John Cowles, 82; publisher who supported arts in Minn.

jeff wheeler/star tribune/file 2011
Kelley Lindquist (left), Sage Cowles, and her husband, John Cowles Jr., at The Cowles Center in Minneapolis.

NEW YORK — John Cowles Jr. — a Minneapolis newspaper executive and philanthropist whose support for arts, sports, and entertainment helped elevate the Twin Cities’ cultural community to national prominence — died Saturday at home in Minneapolis. He was 82.

The cause was lung cancer.

Scion of a family that owned The Des Moines Register, started Look magazine, and came to dominate the newspaper business in Minneapolis for more than half a century, Mr. Cowles succeeded his father in 1961 as the editor of two Minneapolis papers, the morning Tribune and the evening Star. He became president and chief executive of the Minneapolis Star and Tribune Co. (later renamed Cowles Media Co.) in 1968.


His tenure was rocky, but during it the papers won praise for aggressive local reporting, increased arts and science coverage, and supporting the civil rights movement and the Equal Rights Amendment in editorials.

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The company’s fortunes declined in the late 1960s, however, after several unsuccessful acquisitions.

In early 1983, the board of Cowles Media, which included his sister and two cousins, dismissed him as publisher.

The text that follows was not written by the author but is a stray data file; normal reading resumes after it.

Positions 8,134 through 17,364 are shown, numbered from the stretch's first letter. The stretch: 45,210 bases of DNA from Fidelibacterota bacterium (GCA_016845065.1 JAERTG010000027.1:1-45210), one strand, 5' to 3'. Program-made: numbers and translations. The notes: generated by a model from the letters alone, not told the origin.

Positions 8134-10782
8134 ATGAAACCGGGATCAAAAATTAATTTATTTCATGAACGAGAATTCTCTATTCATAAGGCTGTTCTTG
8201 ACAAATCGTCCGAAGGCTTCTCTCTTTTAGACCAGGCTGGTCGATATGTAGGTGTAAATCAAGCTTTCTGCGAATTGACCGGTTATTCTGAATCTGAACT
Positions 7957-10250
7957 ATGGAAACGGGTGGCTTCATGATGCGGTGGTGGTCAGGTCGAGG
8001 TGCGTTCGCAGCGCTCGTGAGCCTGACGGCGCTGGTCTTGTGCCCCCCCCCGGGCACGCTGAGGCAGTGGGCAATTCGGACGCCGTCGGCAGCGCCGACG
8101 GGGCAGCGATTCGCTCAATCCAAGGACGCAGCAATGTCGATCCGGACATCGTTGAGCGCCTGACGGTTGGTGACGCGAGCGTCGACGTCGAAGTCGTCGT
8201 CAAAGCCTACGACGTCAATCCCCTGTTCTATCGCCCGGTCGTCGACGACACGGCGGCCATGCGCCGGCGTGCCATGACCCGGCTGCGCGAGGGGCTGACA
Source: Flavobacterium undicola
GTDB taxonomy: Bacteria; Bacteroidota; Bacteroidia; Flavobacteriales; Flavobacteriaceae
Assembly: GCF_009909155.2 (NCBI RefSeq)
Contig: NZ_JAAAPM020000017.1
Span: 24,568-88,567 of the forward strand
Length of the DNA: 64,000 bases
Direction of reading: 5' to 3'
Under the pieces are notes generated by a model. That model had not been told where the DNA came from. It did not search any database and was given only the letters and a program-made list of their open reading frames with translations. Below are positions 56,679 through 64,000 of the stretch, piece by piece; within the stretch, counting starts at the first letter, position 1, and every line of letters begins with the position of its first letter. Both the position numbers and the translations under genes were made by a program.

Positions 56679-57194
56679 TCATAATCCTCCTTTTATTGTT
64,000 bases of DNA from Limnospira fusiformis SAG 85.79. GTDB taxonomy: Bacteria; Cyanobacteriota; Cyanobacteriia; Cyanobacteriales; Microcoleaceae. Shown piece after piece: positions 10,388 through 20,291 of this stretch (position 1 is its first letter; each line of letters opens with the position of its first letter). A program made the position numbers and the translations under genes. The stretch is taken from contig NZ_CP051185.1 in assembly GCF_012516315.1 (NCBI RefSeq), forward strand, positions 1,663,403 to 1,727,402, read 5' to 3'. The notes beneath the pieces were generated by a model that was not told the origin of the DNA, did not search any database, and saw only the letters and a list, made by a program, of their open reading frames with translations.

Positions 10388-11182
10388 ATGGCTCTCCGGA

He remained on the board until 1984 and into the 1990s controlled a substantial percentage of company stock.

Mr. Cowles was known in Minneapolis and St. Paul for his philanthropy and his belief that arts institutions and sports teams were necessary for cities to grow and thrive. In 1960, he served on a steering committee that persuaded the British director Tyrone Guthrie to establish a resident theater company in Minneapolis.


In the late 1970s and early 1980s, Mr. Cowles was active in the construction of the Metrodome, a stadium in Minneapolis for the Twins and the Vikings.

Mr. Cowles said in 2010 that the impetus for his support of the Guthrie and the Metrodome were the same.

“Strengthening the cultural organization and life of the Twin Cities was not only going to make life more interesting and attractive for our families,’’ he said, “but was going to attract business and keep business here in town, and it was going to be just plain good business.’’

John Cowles graduated from Phillips Exeter Academy in New Hampshire and Harvard, and spent two years in the Army.

After his dismissal from the company in 1983, Mr. Cowles began an eclectic career. He studied agricultural economics, taught aerobics, toured in the United States and Europe with a modern dance company, and helped establish a women’s professional fast-pitch softball league. He also continued his arts philanthropy around the Twin Cities; most recently, the Cowles Center, a theater devoted to dance, opened in Minneapolis last fall.